We can do much better.


Given a rational number p/q, write it as the hexadecimal number pAq. QED


  • 0/1 → 0A1 (161 in decimal)
  • ¾ → 3A4 (932 in decimal)
  • 12/5 → 12A5 (4773 in decimal)

Code (because we can):

def to_natural(p, q)

It is trivial to extend the generation to all rationals, not just the positive ones, as long as we require p/q to be in canonical form:

def to_natural(p, q)
 "#{p < 0 ? 'A' : ''}#{p.abs}A#{q}"

To me, this CS-y proof feels much simpler and more accessible than any of the standard math-y proofs. It is generative, reducible to a line of code and does not require knowledge of any advanced concepts beyond number systems which are not base 10, a straight, intuitive extension of base 10 positional arithmetic.

Note: we don’t need to use hexadecimal. The first time I heard this proof it was done in base 11 but I feel that using an unusual base system does not make the proof better.

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Monitoring Redis with MONITOR and WireShark

At Swoop we use Redis extensively for caching, message processing and analytics. The Redis documentation can be pithy at times and recently I found myself wanting to look in more depth at the Redis wire protocol. Getting everything set up the right way took some time and, hopefully, this blog post can save you that hassle.


The Redis logs do not include the commands that the database is executing but you can see them via the MONITOR command. As a habit, during development I run redis-cli MONITOR in a terminal window to see what’s going on.

Getting set up with WireShark

While normally we’d use a debugging proxy such as Charles to look at traffic in a Web application, here we need a real network protocol analyzer because Redis uses a TCP-based binary protocol. My go-to tool is WireShark because it is free, powerful and highly customizable (including Lua scriptable). The price for all this is dealing with an X11 interface from the last century and the expectation that you passed your Certified Network Engineer exams with flying colors.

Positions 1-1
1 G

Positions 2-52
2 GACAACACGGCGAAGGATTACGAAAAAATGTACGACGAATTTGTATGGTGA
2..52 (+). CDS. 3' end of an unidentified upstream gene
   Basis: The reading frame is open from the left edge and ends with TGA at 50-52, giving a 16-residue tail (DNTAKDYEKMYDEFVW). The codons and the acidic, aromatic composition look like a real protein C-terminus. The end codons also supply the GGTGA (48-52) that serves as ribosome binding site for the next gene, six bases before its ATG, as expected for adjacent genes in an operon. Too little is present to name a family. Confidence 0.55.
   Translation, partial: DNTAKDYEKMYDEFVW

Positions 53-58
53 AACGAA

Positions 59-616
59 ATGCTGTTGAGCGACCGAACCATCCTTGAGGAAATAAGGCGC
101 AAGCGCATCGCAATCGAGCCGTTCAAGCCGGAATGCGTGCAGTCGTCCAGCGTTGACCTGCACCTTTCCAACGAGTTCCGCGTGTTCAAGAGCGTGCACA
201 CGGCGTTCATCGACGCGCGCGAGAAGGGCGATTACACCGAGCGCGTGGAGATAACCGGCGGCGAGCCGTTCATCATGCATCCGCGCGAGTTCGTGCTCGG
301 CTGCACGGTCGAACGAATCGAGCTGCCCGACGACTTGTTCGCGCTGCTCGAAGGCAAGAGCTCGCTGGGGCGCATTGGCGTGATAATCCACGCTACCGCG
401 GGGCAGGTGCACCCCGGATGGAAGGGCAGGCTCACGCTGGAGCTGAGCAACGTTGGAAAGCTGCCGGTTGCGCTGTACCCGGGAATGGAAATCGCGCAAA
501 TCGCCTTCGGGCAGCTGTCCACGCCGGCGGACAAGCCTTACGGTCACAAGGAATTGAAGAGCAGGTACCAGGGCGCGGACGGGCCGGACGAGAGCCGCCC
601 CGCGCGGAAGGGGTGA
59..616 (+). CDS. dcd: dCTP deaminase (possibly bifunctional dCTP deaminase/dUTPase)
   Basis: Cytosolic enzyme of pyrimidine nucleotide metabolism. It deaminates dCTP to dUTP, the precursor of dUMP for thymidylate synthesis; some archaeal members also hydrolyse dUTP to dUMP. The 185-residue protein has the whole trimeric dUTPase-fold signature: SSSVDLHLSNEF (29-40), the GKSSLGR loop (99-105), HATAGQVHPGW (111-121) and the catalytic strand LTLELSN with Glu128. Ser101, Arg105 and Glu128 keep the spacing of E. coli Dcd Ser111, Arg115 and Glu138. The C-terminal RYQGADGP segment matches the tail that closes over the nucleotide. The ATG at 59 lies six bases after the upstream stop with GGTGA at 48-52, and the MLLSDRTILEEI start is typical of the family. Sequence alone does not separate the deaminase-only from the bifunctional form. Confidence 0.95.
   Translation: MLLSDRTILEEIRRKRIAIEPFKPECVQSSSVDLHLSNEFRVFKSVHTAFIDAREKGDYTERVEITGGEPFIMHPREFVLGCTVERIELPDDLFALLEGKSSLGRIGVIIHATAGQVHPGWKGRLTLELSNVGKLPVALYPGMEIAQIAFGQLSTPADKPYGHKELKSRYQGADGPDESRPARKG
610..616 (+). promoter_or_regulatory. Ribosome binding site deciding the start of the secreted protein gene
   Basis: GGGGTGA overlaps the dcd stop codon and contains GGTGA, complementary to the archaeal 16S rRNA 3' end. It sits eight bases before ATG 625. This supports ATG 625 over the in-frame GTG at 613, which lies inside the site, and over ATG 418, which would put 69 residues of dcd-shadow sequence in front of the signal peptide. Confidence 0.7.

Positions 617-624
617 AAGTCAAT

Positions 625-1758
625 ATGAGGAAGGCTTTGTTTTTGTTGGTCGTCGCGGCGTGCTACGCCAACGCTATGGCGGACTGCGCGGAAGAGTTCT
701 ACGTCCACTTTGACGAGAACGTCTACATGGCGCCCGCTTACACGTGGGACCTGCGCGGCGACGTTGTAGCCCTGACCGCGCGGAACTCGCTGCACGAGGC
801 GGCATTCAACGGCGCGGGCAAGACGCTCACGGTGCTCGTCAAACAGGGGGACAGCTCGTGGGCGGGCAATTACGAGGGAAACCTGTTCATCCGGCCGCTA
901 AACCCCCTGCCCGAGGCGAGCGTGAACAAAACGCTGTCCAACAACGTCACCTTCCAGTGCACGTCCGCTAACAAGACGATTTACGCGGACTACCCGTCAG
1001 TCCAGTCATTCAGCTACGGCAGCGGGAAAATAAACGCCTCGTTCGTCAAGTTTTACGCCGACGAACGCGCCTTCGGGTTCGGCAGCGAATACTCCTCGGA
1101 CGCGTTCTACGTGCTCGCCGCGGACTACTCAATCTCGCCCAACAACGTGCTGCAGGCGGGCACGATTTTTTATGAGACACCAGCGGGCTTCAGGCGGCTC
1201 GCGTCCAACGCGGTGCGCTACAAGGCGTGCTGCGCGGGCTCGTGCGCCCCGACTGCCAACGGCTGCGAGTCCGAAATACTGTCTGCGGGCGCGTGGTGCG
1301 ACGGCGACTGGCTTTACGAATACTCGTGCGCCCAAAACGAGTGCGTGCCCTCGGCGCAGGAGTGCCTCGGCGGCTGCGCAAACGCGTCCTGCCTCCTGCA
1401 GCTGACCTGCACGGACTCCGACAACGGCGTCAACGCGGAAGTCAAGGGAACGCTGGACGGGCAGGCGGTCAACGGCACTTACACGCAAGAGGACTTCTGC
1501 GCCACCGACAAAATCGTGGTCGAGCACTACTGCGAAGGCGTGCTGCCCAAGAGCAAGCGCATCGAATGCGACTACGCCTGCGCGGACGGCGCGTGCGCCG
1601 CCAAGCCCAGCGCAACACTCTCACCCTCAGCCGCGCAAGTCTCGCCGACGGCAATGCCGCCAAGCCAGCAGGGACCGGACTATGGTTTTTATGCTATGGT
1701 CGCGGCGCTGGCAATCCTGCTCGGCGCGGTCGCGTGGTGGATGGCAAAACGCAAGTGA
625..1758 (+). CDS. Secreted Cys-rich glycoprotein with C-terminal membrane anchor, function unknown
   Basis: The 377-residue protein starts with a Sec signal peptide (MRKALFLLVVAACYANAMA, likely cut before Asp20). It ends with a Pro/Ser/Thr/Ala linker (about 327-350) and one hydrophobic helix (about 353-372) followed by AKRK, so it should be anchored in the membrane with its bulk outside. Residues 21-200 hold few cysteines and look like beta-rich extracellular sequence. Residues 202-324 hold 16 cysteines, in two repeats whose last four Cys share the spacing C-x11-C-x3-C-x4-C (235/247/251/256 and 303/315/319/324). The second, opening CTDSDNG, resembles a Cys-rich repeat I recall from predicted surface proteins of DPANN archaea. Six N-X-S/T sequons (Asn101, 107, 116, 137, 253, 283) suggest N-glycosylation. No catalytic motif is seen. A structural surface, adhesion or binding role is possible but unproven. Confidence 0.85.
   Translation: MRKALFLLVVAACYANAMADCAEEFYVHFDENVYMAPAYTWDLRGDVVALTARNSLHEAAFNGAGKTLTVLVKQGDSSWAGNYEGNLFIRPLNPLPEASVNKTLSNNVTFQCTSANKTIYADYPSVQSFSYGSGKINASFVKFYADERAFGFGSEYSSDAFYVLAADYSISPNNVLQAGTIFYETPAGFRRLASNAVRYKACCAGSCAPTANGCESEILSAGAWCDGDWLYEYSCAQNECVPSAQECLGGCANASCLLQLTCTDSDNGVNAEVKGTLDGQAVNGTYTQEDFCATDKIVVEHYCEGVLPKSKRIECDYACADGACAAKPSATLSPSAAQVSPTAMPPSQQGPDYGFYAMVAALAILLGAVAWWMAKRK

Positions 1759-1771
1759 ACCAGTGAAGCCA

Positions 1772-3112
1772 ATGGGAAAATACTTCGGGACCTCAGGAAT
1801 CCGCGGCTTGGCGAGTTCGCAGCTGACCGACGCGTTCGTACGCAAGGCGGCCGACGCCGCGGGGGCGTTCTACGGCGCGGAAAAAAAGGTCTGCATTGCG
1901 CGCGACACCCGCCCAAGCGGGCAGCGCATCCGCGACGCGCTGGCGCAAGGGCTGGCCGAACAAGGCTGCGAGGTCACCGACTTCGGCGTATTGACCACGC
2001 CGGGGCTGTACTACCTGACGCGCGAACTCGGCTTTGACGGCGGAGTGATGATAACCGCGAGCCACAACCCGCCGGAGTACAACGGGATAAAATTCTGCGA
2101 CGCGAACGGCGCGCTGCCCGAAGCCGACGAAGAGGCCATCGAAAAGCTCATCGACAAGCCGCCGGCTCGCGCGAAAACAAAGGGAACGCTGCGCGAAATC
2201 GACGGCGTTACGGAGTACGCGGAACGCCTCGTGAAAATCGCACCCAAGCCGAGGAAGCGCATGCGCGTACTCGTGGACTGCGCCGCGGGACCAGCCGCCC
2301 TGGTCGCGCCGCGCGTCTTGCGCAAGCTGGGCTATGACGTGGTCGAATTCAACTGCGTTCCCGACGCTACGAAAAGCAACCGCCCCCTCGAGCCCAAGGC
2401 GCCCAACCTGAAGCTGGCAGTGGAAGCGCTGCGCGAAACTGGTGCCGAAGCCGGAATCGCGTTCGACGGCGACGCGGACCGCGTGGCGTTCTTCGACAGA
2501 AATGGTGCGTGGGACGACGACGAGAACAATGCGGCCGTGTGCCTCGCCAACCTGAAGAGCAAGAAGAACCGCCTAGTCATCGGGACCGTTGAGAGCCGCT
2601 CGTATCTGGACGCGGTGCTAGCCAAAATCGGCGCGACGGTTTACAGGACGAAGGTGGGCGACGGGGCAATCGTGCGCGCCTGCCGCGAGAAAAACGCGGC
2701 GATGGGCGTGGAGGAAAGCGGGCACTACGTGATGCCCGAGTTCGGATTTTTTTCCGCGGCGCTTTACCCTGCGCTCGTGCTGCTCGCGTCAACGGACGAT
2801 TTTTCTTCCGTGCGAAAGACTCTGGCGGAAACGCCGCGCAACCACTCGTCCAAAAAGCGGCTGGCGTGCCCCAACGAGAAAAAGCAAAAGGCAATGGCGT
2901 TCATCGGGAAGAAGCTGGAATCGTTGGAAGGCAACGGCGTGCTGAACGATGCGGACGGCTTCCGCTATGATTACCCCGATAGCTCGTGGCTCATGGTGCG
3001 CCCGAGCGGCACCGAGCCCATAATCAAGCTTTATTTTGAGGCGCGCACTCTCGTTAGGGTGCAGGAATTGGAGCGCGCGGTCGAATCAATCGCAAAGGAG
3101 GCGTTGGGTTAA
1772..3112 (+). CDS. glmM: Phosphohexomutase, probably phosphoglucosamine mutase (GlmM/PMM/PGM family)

To get going:

  1. WireShark needs X11. Since even Mac OS X stopped shipping X11 by default with Mountain Lion, you’ll most likely want to grab a copy, e.g., XQuartz for OS X or Xming for Windows.
  2. Download and install WireShark.
  3. Start WireShark. If you see nothing, it may be because the app shows as a window associated with the X11 server process. Look for that and you’ll find the main application window.

Redis protocol monitoring

WireShark’s plugin architecture allows it to understand dozens of network protocols. Luckily for us, jzwinck has written a Redis protocol plugin. It doesn’t come with WireShark by default so you’ll need to install it. Run the following:

mkdir ~/.wireshark/plugins && cd ~/.wireshark/plugins && curl -O

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If WireShark is running, restart it to pick up the Redis plugin.

Now let’s monitor the traffic to a default Redis installation (port 6379) on your machine. In WireShark, you’ll have to select the loopback interface.

wireshark-startTo reduce the noise, filter capture to TCP packets on port 6379. If you need more sophisticated filtering, consult the docs.


Once you start capture, it’s time to send some Redis commands. I’ll use the Ruby console for that.

1.9.3p392 :001 > r =
=> #<Redis client v3.0.4 for redis://>
1.9.3p392 :002 > r.set("key:5", "\xad\xad")
=> "OK"
1.9.3p392 :003 > r.get("key:5")
=> "\xAD\xAD"

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This will generate the following output from the MONITOR command:

1999[~]$ redis-cli MONITOR
1369526925.306016 [0] "set" "key:5" "\xad\xad"
1369526927.497785 [0] "get" "key:5"

In WireShark you’ll be able to see the binary data moving between the client and Redis with the benefit of the command and its parameters clearly visible.


Check out the time between request and response. Redis is fast!